The British government said Friday cattle slaughtered on a second farm southwest of London have tested positive for foot-and-mouth disease.
The second case was detected within a surveillance zone set up when foot-and-mouth was discovered Wednesday in cattle grazing near Egham in the county of Surrey, about 10 miles from the laboratory linked to a previous outbreak.
Initial test results led officials to say Thursday that the latest foot-and-mouth outbreak is the same strain as last month's, which gave farmers hope the disease could be contained in a small region.
If the strain turns out to be different, Britain's farmers - who have already suffered from floods and another outbreak over the summer - could lose more of their livestock as officials hunt for a source.
Following a larger outbreak in 2001, thousands of cattle, sheep and pigs carcasses were burned on large pyres across the country and the farming industry lost millions revenue.
A nationwide ban for the movement of livestock was put in effect on Wednesday.
British media reported Friday that officials in Wales and Scotland had eased the restrictions, allowing farmers to take livestock directly to slaughter. Any other movement of farm animals was still prohibited.
The EU has also suspended all British livestock movement, and ditched a plan to re-allow the export of British meat to other European countries in November.
"The whole of England is back at a standstill. This is very bad news for the British farming industry," Sally Shepherd, a farmer in Surrey, told the British Broadcasting Corp.
Restrictions on the cattle industry had only been lifted for five days, when the latest case of foot-and-mouth was discovered in cattle grazing in the county of Surrey, about 10 miles from the laboratory that was linked to the August outbreak.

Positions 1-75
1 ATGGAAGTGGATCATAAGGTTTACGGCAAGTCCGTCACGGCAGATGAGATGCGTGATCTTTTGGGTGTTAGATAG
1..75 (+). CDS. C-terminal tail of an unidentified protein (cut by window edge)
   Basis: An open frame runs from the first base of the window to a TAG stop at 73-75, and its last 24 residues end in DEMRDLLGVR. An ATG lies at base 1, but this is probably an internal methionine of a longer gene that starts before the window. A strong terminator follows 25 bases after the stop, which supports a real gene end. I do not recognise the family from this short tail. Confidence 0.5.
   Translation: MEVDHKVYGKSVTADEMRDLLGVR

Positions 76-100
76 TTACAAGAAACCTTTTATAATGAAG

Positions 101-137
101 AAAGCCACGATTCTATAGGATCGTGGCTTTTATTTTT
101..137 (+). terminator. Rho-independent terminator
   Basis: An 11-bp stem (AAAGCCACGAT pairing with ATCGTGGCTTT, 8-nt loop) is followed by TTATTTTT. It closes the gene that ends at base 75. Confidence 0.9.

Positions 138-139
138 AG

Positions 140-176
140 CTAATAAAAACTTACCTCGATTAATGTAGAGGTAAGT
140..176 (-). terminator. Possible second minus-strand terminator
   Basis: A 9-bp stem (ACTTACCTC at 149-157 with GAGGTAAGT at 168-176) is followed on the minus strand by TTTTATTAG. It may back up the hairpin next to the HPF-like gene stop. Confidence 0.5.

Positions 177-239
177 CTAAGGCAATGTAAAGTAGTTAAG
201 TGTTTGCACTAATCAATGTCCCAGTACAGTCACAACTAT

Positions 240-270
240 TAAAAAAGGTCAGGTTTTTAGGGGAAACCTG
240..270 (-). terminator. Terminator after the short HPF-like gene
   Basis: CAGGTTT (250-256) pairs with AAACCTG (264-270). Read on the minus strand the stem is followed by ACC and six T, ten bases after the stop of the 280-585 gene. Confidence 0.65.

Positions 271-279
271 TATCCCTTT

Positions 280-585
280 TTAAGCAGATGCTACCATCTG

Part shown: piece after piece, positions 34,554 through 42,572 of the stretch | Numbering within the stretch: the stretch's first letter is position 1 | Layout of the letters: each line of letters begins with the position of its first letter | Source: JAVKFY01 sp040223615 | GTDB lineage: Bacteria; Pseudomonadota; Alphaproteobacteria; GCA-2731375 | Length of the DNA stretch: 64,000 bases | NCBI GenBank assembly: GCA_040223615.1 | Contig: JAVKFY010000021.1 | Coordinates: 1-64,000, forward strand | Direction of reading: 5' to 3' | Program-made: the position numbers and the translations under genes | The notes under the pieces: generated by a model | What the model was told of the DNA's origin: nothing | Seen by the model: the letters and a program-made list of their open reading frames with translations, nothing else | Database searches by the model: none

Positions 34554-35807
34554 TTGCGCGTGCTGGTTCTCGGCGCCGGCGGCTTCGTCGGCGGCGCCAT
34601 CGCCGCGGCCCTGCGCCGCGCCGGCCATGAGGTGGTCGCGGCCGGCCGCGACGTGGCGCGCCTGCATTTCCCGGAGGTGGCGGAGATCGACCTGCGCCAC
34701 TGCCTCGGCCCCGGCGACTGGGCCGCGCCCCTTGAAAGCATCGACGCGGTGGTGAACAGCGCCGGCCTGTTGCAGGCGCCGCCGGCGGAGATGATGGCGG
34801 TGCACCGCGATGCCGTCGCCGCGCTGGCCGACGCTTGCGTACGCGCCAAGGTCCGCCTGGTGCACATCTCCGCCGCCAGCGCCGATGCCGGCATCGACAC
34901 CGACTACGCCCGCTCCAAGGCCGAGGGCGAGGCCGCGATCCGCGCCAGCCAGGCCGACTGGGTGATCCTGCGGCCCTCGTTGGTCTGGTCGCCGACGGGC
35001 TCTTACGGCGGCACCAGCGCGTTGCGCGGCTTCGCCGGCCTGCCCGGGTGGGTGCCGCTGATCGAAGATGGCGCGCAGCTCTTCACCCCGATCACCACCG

The government denied claims that the country's chief veterinarian Debby Reynolds was pressured by political and economic interests to lift restrictions early following the first outbreak of the disease in August.
"This was a decision that was made on the basis of scientific evidence," Prime Minister Gordon Brown's official spokesman Michael Ellam told reporters Thursday.
The government said it waited 30 days after confirming the last known case of the disease before giving the all clear.
Foot-and-mouth has an incubation period of between two and 14 days in animals. But it can survive for up to 50 days in water and can be transferred by tractors and other farm vehicles.
Some experts said the government should vaccinate animals to prevent the spread, not simply rely on slaughter.
"You attempted to control this by slaughter policy alone, it clearly has failed," said Robin Maynard, a spokesman for the Soil Association, an independent group that certifies organic farms.
But if the government decides to vaccinate the animals, it would take longer to resume crucial meat exports to the EU.
The government set up a six-mile containment zone around the farm near Egham that includes Heathrow Airport and Queen Elizabeth II's Windsor Castle. Egham is 25 miles from London.
The August outbreak was centered near the government-funded Institute for Animal Health, a diagnostic laboratory, and vaccine maker Merial Animal Health, a British unit of the U.S.-French pharmaceutical firm Merial Ltd.
The government imposed a nationwide ban on all livestock movement, and ordered the slaughter of 300 cattle and pigs in the affected area, Reynolds said.
The European Union imposed its own ban on livestock movements from Britain.